On one such evening, Padma, the young day-shift nurse at the Kottur hospital, was on way to her home. Suddenly, she heard the loud rush of the motor bikes at her back and was too startled to get out of their way. Before she realized, she was seized from behind and whisked away.
When she hadn’t returned home even by late night, Padma’s parents complained to the president. Ramana organized a search party for Padma. The police were informed of the missing girl. By next morning, they found her clothes in the woods bordering Kottur. There was no sign of her in the vicinity. They had no clue to the culprits behind Padma’s disappearance.
Nagaraju and his shady company went back to their hostel in the city and continued with their pretentious studies.
Two months later, in the college hostel;
“Buddy, let’s go back home. I am missing the kind of fun we are used to,” said Nagaraju, with a lecherous smile.
Reddy, a gang member, equally lewd, answered back, “I am ready, Nag.”
“So what are we waiting for? Let’s take off right after lunch today,” said Manu, another mate. “We might find a damsel on our way,” he guffawed. Chandu, the quiet one, joined the laughter.
The college authorities paid no attention to the movements of this group of resident evils, who came and went at will.
It was nearly evening by the time they reached the outskirts of Kottur, crossing which they would reach their village.
“Let’s have a beer-break under the Banyan,” suggested Nagaraju.
“Yes, yes, let’s do that,” agreed the others, gleefully.
They took out beer bottles and started drinking and joking.
Their raucous voices echoed in the chilly wind of the late evening. Gradually, darkness descended. The crescent moon hid behind dark clouds. The banyan had a stern face that topped the tree with long arms, one of which seemed to hold a skull in the hand. Too hungry for blood? The birds and creatures sheltering on the tree erupted into a sudden cacophony. Monkeys shook the branches on which they perched. A jackal howled in the distance. Something stirred in the surroundings. The wind died down, turning the weather sultry and irritable. A storm was in the offing. Nagaraju and his pals lost color at the change of weather. Cold sweat covered their foreheads despite the coolness in the air. Occasional sounds of silence were creepy.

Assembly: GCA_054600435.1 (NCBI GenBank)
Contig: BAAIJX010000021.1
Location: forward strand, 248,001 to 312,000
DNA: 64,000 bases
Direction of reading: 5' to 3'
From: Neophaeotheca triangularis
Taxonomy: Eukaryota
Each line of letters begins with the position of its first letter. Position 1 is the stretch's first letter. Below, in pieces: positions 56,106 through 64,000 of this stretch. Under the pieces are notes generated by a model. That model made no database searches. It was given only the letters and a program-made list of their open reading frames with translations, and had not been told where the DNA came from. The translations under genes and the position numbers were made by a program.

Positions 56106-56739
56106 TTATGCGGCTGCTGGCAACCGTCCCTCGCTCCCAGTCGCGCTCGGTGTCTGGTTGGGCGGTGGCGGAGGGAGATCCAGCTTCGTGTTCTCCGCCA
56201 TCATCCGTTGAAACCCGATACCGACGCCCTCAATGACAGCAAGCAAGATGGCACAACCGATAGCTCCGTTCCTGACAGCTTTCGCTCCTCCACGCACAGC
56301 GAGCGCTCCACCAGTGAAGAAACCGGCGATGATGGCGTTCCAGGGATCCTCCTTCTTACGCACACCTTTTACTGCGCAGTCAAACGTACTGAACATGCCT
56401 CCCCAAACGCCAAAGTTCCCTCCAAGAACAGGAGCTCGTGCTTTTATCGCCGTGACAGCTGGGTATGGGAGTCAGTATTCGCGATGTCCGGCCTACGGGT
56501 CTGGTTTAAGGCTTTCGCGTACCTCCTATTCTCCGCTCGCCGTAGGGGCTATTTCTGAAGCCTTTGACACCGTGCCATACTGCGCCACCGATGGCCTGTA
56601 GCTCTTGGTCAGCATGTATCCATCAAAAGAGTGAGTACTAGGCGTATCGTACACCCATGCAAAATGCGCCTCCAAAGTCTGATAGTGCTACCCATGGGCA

They looked at each other in silent apprehension and ran to their motor bikes parked on the roadside.They froze on their track, hearing a sudden scream. Turning back, they noticed Chandu, their buddy, slipped and fell on a boulder. They ran to him and turned him around, and were shocked to see Chandu’s face smeared in blood. All of a sudden, his head jerked up and his body stood like a ramrod in the air. Then it fell with a loud thud to the ground as if released from someone’s grip and lay still.